Programming Tribes
Written by Harry Fairhead   
Thursday, 14 August 2014

Why is it that certain groups exhibit what you might call inessential characteristics. It is as if you suddenly encountered a group of music fans who all had red hair. What has red hair to do with that particular music genre? What then has the use of email lists got to do with open source?

The idea of what you might call "inessential weirdness" isn't new but it is only recently that Sumana Harihareswara, of the Wikimedia Foundation, has started compiling a list of inessential weirdness in open source - you might want to join in. 



Inessential weirdness is the set of characteristics that seem to be common in a group but have nothing to do with the purpose or objectives of the group. The original source for the idea is an essay on activist culture and the way that certain common characteristics of said culture put potential members off. You may want to join a protest group concerning some new industrial development, but may be put off by the fact that all of the members are vegan and serve only vegan food a their meetings. Being a vegan in this case is an inessential weirdness as removing this trait would make no difference to the group's essential purpose if it were removed. 

Overall the concept is a slippery one if you start thinking about it too hard and one person's inessential is another's essential weirdness - but you get the idea.

So back to programming, and open source in particular. Sumana Harihareswara has begun collecting inessential weirdnesses of the open source community - I can hear you say "tell me about it" as you roll your eyes skyward. There aren't very many offerings at the moment and some seem more like essential than inessential ones to me. For example, git is probably essential, but yes I agree about email lists instead of web forums and why IRC? 




Open source is full of strange preferences and behavior that has little to do with the core belief and practice of open source software. 

So why?

Programmers form up into tribes that they identify with and regard as their immediate community. You know - the Perl tribe, the Python tribe, the hacker tribe, the OSGI tribe and so on. Mostly the tribal symbols and artifacts that surround such groupings aren't a problem. They help build an identity and they bind the tribe together.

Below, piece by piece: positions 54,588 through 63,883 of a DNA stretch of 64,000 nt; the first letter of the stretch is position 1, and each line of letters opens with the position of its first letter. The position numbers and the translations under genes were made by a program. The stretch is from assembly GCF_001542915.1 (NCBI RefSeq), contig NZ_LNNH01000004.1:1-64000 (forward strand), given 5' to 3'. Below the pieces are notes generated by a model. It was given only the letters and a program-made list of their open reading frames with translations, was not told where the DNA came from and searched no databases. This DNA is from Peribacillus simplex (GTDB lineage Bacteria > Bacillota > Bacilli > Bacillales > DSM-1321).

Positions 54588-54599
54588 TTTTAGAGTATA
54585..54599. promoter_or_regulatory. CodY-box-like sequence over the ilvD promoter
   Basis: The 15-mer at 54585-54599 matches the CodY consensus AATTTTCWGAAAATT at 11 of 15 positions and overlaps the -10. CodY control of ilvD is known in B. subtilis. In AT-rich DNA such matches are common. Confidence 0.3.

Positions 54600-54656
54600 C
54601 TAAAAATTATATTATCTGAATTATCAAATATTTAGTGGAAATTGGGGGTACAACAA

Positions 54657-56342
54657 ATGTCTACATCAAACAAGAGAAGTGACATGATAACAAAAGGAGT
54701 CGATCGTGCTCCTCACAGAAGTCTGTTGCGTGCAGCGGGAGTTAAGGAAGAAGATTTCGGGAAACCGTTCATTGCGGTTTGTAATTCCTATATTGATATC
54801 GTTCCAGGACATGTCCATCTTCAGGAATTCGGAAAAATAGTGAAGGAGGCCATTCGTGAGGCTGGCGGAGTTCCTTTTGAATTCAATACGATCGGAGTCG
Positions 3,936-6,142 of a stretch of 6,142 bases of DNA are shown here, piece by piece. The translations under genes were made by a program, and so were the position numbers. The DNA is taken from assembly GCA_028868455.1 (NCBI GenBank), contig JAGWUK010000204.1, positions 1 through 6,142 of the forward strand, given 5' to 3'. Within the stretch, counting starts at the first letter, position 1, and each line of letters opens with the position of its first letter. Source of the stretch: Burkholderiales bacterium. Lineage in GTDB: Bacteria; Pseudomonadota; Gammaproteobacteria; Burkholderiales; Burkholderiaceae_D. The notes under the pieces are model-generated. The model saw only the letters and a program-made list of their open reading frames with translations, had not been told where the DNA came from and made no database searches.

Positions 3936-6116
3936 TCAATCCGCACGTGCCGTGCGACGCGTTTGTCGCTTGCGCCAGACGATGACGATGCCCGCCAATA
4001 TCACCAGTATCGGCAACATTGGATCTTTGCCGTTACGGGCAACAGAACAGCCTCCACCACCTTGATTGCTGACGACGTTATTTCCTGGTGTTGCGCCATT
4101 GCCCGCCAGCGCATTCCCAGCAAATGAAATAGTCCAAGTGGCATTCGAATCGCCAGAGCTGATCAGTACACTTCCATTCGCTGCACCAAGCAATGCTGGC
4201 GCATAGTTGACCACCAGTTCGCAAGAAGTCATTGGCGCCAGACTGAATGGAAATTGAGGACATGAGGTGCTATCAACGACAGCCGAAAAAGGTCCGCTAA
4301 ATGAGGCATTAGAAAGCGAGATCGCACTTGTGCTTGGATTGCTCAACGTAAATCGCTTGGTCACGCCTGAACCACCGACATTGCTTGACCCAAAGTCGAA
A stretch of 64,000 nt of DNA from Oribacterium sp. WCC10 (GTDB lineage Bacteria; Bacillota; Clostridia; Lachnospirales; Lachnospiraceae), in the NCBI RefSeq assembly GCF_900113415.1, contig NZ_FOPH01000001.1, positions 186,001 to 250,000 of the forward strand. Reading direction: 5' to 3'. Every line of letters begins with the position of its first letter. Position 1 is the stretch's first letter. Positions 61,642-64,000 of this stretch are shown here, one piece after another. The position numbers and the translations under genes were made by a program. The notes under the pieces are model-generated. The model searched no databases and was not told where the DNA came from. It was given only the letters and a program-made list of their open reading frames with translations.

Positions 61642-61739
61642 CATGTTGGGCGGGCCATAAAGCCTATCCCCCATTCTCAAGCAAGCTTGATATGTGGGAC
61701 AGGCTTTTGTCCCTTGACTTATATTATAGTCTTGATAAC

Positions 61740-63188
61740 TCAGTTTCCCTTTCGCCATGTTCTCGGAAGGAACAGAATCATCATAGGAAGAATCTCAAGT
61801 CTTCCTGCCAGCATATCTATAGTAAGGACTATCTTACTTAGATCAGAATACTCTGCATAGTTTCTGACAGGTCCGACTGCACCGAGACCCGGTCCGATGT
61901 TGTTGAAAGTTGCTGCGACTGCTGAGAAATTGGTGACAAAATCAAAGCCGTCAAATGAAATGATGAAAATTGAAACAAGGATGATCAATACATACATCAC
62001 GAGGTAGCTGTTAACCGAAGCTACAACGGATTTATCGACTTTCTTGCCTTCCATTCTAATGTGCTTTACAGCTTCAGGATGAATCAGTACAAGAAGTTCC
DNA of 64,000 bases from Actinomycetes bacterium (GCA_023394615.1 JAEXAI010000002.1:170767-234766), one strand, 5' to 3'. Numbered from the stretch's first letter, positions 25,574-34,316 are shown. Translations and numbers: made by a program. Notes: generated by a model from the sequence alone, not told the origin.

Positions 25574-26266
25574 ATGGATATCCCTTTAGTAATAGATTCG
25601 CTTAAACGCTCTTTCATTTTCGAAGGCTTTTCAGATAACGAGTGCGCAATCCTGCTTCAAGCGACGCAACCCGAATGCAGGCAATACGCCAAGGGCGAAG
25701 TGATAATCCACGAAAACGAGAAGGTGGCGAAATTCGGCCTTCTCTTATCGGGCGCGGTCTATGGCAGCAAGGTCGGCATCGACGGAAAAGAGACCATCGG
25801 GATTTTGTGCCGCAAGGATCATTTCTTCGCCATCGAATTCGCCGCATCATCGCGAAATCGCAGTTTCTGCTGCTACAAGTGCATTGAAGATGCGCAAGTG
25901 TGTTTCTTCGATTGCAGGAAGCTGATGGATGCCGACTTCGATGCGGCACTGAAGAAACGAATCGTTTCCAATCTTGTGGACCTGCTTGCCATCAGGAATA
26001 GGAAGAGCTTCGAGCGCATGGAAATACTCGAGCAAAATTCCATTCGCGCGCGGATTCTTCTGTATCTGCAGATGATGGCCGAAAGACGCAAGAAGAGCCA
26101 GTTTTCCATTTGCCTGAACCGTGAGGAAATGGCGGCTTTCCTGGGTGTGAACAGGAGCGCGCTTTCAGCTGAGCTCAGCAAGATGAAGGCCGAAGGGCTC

It can be a problem, however, when an outsider tries to join in. In most case the tribe will either knowingly or accidentally alienate the potential new member by using the totems and symbols of the tribe just to show that they are fully paid up members. Unfortunately this isn't going to make the tribe grow in size, which is often a key consideration.

There are lots of other places where inessential weirdness works against the tribe - irrational inability to change technologies for example, and an inability to produce good neutral documentation. 

So what is to be done?

Exactly what Sumana Harihareswara is doing. Documenting proposed inessential weirdness serves to highlight is and to make tribe members see when it is best to drop certain conventions when dealing with the outside world.

So why do so many open source projects use IRC and mailing lists? And if you start your answer with a technological explanation of why they are better you have missed the point more or less completely. 



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Last Updated ( Thursday, 14 August 2014 )